Libya's UN-backed unity government has said it will take office, claiming a text signed by a majority of lawmakers amounts to a vote of confidence. Blocking progress have been hardliners, including some in Libya's east.
Libya's Presidential Council, headed by Premier-designate Fayez al-Sarraj, urged institutions inside Libya and abroad to make contact with the unity government so that it could be constituted in a "peaceful and organized way."
The Tunis-based Council said the endorsement had also been signed by other political figures and amounted to a "green light to start work."
Libya ended up with rival administrations in mid-2014 when its then-recognized government was forced from Tripoli as a militia alliance, including Islamists, overran the capital.
The statement issued Saturday by the Council also urged international groupings, including the United Nations, the Arab League and the Organization of Islamic Conference to "cease any relations with executive organizations not linked to the unity national government."
In December, members of Libya's two rival assemblies - one based in Tobruk in eastern Libya and another in Tripoli - signed aUN-brokered peace agreement in Morocco
to form a unity government after months of negotiations. It is unclear when a unity government would be able to start work in Tripoli.
Last month, 100 lawmakers from the internationally recognized parliament said they had been "forcibly prevented" from putting a new reduced cabinet line-up to a vote of confidence.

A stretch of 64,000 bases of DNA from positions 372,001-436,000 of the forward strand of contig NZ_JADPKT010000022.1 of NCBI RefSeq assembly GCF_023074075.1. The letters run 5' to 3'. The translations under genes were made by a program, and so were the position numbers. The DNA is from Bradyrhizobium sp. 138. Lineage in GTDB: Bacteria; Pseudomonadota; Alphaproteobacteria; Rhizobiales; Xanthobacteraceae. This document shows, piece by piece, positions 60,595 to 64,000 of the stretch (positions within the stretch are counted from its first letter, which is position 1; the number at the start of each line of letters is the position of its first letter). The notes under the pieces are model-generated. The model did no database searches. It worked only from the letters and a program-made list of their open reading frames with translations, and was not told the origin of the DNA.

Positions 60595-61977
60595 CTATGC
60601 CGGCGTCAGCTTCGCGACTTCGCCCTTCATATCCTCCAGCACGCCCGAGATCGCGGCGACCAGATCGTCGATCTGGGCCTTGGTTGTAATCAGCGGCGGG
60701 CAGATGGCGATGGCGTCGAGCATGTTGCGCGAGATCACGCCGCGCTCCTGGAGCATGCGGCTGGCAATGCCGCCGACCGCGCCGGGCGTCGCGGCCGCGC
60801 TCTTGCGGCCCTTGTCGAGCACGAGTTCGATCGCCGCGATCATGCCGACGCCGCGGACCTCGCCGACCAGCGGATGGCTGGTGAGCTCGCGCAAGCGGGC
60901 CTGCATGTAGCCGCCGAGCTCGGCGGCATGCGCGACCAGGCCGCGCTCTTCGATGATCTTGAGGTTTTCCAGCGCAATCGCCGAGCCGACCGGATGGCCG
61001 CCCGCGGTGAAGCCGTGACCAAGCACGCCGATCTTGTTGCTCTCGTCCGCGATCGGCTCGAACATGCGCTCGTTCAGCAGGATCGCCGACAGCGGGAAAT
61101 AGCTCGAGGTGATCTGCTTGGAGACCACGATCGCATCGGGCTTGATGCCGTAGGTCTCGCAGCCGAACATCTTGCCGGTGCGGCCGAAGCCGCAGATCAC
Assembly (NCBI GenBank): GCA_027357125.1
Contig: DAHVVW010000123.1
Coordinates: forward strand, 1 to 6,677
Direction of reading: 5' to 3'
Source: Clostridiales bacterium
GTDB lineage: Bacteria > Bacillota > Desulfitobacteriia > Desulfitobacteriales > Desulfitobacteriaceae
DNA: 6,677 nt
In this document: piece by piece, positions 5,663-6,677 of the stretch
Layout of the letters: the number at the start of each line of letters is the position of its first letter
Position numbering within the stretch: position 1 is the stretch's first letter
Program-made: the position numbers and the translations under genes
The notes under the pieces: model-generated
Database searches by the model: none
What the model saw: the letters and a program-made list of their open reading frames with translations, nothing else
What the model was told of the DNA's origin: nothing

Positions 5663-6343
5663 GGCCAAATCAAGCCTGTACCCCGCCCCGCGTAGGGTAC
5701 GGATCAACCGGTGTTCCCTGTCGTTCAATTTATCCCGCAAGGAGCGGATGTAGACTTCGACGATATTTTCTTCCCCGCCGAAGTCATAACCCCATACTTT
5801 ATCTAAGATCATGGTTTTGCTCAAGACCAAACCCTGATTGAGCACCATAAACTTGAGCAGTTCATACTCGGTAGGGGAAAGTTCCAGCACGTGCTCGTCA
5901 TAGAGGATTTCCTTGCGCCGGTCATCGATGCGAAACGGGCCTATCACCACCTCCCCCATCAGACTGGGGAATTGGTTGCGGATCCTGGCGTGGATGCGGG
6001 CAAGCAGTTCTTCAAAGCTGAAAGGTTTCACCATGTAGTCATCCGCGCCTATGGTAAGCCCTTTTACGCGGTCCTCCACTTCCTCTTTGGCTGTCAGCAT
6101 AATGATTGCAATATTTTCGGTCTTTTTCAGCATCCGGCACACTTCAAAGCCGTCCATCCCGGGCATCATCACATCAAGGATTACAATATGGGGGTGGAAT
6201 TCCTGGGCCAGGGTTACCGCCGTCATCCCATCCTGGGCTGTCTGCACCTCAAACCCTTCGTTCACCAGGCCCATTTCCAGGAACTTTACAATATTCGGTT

Armed factions, scared of losing influence and access to Libya's dwindling financial resources, continue to exercise power, observers have said.
Libya descended into chaos during the 2011 ouster of longtime dictator Moammar Gadhafi, allowing extremist groups to gain significant footholds.
Weapons deliveries, recruitment by IS
On Thursday, a six-member UN panel in a report to the UN Security Council said all parties to Libya's lingering conflict were receiving illicit arms transfers.
The weapon deliveries were having "a negative impact on the security situation in Libya and its political transition," the report's authors said.
They said the political and security vacuum had also been exploited by the "Islamic State" (IS) extremist group, which had recruited marginalized communities in the central city of Sirte.
IS had also built up operational capacity in the city of Sabratha and Tripoli through recruitment of local and foreign fighters, the experts wrote.
Extend arms embargo
The experts called for the arms embargo, which allows the government to seek exemptions, to remain in place and to be enforced.
The report said asset freezes and travel bans on individuals from the Gadhafi regime continue to be broken with large amounts of assets remaining hidden and unfrozen while travel bans are repeatedly violated.
International pressure to resolve Libya's conflict centers on concerns about large-scale people-smuggling across the Mediterranean Sea to Italy and its outlying islands, such as Lampedusa.
ipj/sms (AFP, Reuters, AP)